Change the way you think, do and feel; or DIE!!

Upon first glance of this title, you may be thinking to yourself that this is a really harsh statement. Unfortunately for the majority of most addicts, this heading is all too real as death becomes the only solution to their problems. Anxiety and fears only heightens for the addict as the pain of change freezes the addict like a deer in headlights. Besides the medical explanation of the “disease” model of addiction; this fear of changing is exactly what keeps the individual suffering from a life-threatening drug or alcohol problem…“STUCK”. Is doom and gloom the only possible outcome for the addict? If addiction is a disease and hope seems so far away, what is the solution to such a devastating situation? Beyond the absolute need for a higher power to become intimately involved; Zion Recovery Center offers a few life-saving tips to help every addict change the way they think, do and feel. First, it is really important to consider the approach of change itself:

If you focus on results, you will never change.
If you focus on change, you will get results.
– Jack Dixon

This means, you are whatever you think about most of the time. Or in other words, “as a man/woman thinketh, so is she/he”. However, this is only a part of the full equation as the fear and pain of change still exists. In fact, when the pain of status quo becomes greater than the pain of change, is the only time the addict will finally allow for both a revolutionary and radical change in their life to occur. Before any real and lasting change can be accomplished, you must be willing to sacrifice your old ways of “doing” things and start from scratch.

“If you want what you’ve never had, you have to do what you’ve never done.”
– Megan Miller

Another great quote here concisely explains exactly how the addict can truly find out if recovery based principles are indeed going to work.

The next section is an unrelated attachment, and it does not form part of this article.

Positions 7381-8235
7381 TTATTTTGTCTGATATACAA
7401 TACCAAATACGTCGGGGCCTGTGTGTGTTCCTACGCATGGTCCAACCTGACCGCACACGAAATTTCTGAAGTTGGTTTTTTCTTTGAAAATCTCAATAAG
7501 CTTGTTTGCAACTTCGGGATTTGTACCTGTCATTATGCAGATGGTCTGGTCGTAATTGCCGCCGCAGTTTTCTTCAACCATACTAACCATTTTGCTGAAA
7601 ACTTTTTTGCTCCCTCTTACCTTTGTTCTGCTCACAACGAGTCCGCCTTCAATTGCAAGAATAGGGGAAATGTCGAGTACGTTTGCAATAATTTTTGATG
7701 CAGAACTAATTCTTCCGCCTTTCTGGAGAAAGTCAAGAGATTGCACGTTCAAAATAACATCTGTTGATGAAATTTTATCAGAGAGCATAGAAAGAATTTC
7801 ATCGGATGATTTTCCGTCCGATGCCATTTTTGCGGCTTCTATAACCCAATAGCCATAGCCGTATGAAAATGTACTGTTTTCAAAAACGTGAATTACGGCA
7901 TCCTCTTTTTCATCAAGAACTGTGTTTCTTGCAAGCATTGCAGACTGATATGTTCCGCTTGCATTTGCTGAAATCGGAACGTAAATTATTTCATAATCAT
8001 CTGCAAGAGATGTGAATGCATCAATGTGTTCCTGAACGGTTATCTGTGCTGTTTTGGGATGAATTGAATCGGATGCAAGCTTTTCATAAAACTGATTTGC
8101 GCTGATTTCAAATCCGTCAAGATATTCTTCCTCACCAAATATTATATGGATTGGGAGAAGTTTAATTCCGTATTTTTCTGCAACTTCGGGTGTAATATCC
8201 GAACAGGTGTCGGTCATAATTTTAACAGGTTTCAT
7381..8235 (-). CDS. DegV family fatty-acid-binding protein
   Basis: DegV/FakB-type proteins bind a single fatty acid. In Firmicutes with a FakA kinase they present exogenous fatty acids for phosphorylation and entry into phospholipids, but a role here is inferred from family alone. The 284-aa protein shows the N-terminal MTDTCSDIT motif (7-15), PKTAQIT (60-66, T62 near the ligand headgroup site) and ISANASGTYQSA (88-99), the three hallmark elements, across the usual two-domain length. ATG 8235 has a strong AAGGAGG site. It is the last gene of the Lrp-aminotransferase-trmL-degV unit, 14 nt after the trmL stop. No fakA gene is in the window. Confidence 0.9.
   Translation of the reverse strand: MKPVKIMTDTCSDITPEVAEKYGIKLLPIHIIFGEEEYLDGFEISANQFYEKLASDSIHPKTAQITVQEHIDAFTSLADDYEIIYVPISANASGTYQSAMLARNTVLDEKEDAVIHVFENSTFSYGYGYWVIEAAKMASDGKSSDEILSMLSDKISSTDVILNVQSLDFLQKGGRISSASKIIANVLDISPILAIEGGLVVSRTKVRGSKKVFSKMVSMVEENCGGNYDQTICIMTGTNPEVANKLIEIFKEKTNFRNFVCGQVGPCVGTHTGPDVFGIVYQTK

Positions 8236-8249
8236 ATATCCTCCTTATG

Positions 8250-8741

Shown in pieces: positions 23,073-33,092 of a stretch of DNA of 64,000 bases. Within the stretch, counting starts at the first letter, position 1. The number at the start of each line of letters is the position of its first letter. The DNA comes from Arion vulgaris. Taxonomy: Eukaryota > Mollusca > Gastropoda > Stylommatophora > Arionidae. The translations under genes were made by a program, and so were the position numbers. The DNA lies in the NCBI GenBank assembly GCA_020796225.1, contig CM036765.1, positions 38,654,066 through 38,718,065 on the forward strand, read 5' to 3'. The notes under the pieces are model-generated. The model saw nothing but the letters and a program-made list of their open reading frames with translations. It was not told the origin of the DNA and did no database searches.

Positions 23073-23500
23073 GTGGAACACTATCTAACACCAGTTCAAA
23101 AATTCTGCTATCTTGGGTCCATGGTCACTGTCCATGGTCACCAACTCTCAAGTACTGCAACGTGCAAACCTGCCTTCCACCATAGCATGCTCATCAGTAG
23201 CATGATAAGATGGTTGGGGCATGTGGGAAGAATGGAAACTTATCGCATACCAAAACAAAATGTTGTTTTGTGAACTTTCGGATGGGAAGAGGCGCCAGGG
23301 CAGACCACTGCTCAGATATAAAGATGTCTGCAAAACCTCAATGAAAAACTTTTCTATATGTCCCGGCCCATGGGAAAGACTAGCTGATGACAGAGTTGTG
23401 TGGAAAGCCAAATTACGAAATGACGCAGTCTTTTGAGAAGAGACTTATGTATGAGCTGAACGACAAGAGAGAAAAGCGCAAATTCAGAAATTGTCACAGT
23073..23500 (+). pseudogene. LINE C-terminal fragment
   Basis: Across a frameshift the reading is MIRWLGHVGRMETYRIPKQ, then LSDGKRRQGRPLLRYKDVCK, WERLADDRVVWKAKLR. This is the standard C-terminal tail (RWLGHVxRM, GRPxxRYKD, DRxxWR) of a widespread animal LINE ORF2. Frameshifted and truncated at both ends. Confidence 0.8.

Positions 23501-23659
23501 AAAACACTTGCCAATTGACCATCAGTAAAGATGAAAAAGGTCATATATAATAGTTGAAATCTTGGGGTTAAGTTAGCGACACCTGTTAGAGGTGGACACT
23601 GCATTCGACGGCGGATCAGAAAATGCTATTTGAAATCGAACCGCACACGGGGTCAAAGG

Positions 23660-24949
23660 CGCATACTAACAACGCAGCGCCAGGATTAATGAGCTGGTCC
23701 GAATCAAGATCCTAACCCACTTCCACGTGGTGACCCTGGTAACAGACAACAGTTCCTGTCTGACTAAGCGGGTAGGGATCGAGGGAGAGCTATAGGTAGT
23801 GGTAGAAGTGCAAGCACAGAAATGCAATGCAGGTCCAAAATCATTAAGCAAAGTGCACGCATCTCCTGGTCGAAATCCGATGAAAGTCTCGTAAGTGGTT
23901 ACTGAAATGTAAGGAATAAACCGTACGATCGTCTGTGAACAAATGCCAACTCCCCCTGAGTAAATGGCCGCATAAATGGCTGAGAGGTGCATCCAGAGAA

“Only a real risk tests the reality of a belief.”
-C.S. Lewis

What exactly constitutes a real risk? The Big Book of Alcoholics Anonymous continually urges the addict to be willing to experiment and see for themselves if God can do for you what you cannot do for yourself. So if only a real risk can test the reality of a belief, how far are you willing to go to discover the truth? When it comes to active addiction, the user fears no consequences of their substance abuse such as but not limited to: loss of finances and/or personal property, child custody battles, divorce, overdose and/or death, incarceration, DUI, involvement with the law, and so on. For whatever reason(s) the addict continually tests the truth about addiction and in true fashion, gets the same results but expecting a different outcome. Sound familiar? Well addiction is nothing short of insanity and new ways of thinking and doing and feeling must be implemented, or the addict will eventually and surely die. If they think they can moderately use or portion their use, they will spiritually die in the least and are slowly buying tickets to their grave. Therefore, the addict must admit they are powerless over their addiction and that they need to ask for help! They must be willing to try new things completely against their comfort zones! They must not always trust their initial feelings as they have become conditioned or pre-programmed like a knee-jerk reaction to provide a false sense of safety. When in all actuality, it is a maladaptive coping skill keeping them further away from the light and truth, making recovery nearly impossible!